In the Brewers' 3-2 win over Corey Kluber and the Indians on Tuesday at Miller Park, Suter took over in emergency relief for injured starter Wade Miley with one out in the first inning, made a highlight-reel defensive play in the second and crushed his first career home run off the Tribe's ace in the third, a projected 433-footer, according to Statcast™, off the batter's eye in center field for what would prove the game's decisive run.
Travis Shaw also homered off Kluber before Suter, Jeremy Jeffress, Dan Jennings and Josh Hader covered the final 8 2/3 innings for Milwaukee following Miley's abrupt exit with a right oblique injury. Hader earned his fifth multi-inning save.
Suter, the 28-year-old, soft-tossing Harvard product known as "The Raptor" because of his trademark running style, earned the win with 4 2/3 innings of effective emergency relief. He surrendered two earned runs on five hits with a walk and five strikeouts, hurt only by solo home runs by Jose Ramirez in the third inning and Francisco Lindor in the fifth. Suter got back one of those runs with his first career home run and was mobbed by his teammates in the Brewers' dugout.
"I see [Kluber] pitch on TV all the time, because he's kind of must-see TV," Suter said. "So I went up there, saw the ball up a little bit, kind of put the bat on the ball, and after that, it was just Cloud Nine, like 'Angels in the Outfield.' It was fun. Man, it was a good time."
Suter's home run is the fifth-longest home run by a pitcher recorded by Statcast™. It was the first home run for a Milwaukee pitcher since Tyler Cravy connected against the Pirates on Aug. 27, 2016. Like Suter, Cravy was working in relief that day.
The last left-handed-hitting pitcher to homer for the Brewers was CC Sabathia, against the Reds on July 13, 2008. It was Sabathia's second start for Milwaukee after a trade from Cleveland.
"You just have to tip your hat," said Kluber. "He went out there and got it, put a good swing on it and hit a home run."
Suter's contributions were not limited to the batter's box. In the first inning, he inherited a pair of baserunners from Miley with one out and Cleveland cleanup hitter Michael Brantley in a 1-0 count. Suter escaped without allowing a run to score.
In the second, the Indians again put a pair of runners on base with one out before Suter dove off the mound to catch Kluber's bunt attempt. From his backside, Suter threw to second base to double up Brandon Guyer and end the threat.
"It's sometimes a little awkward-looking and different-looking, as that dive showed you in the [second] inning, but he's a strong man," Brewers manager Craig Counsell said. "I don't think anybody expected [the home run], but he put a good swing on the ball."
Of Suter's pitching, Counsell said, "The first inning, he walks into a jam. There's runners on base, tough hitters, the middle of their lineup, and he gets out of that inning. He just did a nice job. He pitched out of a couple of jams and got us through the fifth inning, which is as much as I could have expected."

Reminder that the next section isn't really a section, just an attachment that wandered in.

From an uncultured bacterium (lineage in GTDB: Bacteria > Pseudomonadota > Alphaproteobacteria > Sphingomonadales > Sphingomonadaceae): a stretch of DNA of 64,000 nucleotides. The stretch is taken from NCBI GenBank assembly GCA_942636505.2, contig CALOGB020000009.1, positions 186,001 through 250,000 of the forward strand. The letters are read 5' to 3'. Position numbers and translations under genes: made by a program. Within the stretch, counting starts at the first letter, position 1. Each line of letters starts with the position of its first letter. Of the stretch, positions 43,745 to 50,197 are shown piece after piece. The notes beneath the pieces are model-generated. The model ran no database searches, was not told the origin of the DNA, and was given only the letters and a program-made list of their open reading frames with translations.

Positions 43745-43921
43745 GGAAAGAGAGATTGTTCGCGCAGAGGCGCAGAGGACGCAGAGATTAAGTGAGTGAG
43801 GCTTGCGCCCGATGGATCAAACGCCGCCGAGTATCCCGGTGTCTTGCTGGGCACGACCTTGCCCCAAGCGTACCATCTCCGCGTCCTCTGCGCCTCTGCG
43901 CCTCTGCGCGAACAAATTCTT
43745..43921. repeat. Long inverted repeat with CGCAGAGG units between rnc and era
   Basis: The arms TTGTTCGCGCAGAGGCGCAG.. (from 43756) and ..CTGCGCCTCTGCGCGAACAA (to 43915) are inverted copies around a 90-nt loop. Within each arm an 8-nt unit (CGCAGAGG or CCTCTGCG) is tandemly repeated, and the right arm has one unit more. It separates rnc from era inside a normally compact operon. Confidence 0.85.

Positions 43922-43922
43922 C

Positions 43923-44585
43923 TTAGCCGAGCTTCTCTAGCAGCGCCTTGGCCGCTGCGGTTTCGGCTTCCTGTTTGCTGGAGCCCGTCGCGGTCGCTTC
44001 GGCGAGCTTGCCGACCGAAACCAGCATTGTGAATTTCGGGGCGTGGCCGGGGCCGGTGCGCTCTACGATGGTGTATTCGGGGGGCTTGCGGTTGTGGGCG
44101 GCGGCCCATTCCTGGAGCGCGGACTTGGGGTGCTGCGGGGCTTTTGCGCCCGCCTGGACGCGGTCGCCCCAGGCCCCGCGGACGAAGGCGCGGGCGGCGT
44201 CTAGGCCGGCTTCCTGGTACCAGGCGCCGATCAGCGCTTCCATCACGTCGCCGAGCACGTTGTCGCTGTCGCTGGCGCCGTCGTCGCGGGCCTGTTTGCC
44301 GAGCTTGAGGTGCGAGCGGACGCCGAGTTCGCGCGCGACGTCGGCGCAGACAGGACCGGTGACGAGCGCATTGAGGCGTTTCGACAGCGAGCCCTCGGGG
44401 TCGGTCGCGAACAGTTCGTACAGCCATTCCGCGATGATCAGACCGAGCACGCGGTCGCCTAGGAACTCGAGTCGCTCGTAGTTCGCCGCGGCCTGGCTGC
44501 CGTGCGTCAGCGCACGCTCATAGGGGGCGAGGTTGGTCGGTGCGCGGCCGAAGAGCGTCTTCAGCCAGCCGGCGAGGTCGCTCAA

Suter began the season in Milwaukee's rotation before shifting to the bullpen when Miley returned from a groin injury. With Miley injured after parts of two starts, Suter is a candidate to reclaim that spot.
"Crazy night, but at the same time, that's what I'm there for," Suter said. "It was a lot of fun tonight. I'll never forget it."
MOMENTS THAT MATTERED Shaw smash: Shaw was in a 4-for-42 funk as he stepped to the plate against Kluber with two outs and Ryan Braun aboard in a scoreless first inning. Kluber hung a curveball right down the middle and Shaw didn't miss it, sending his seventh home run to the right-field seats to tie injured first baseman Eric Thames' team lead.
"It's just nice to make contact," Shaw said. "[Kluber] was battling a little bit. I don't think he had his 'A' stuff tonight."
SOUND SMART According to Stats, Inc., Suter is only the third relief pitcher to homer off a reigning Cy Young Award winner. The others were the Phillies' Turk Farrell off Don Newcombe in 1957, and the Reds' Clay Carroll off Bob Gibson in 1969.
YOU GOTTA SEE THIS It didn't have the same ending as Jesus Aguilar's 13-pitch, walk-off home run last month against the Marlins, but Manny Pina's battle with Indians reliever Zach McAllister in the eighth was just as epic. It spanned 15 pitches, including 12 foul balls, one of which was catchable but dropped by Cleveland first baseman Edwin Encarnacion for an error. McAllister finally ended it with a curveball for a called third strike.
It was the longest at-bat by a Brewer since Jeromy Burnitz battled Phillies right-hander Steve Montgomery for 15 pitches on July 7, 1999. Burnitz struck out swinging.
HE SAID IT "I think [Indians outfielder Rajai] Davis tossed it into the stands. He didn't know it was my first home run, but the fan gave it back to me. I met them in the back tunnel. It was really cool to give it back to me. I thank them a lot." -- Suter, on getting his home run ball
UP NEXT Junior Guerra will try to bounce back from a poor start against the Pirates when he takes the mound for Wednesday's two-game Interleague series finale against the Indians at 12:10 p.m. CT at Miller Park. Guerra had surrendered two earned runs in 22 innings over his first four starts before struggling with fastball command to the tune of five earned runs on six hits in five innings against Pittsburgh. He'll work opposite Cleveland's Carlos Carrasco.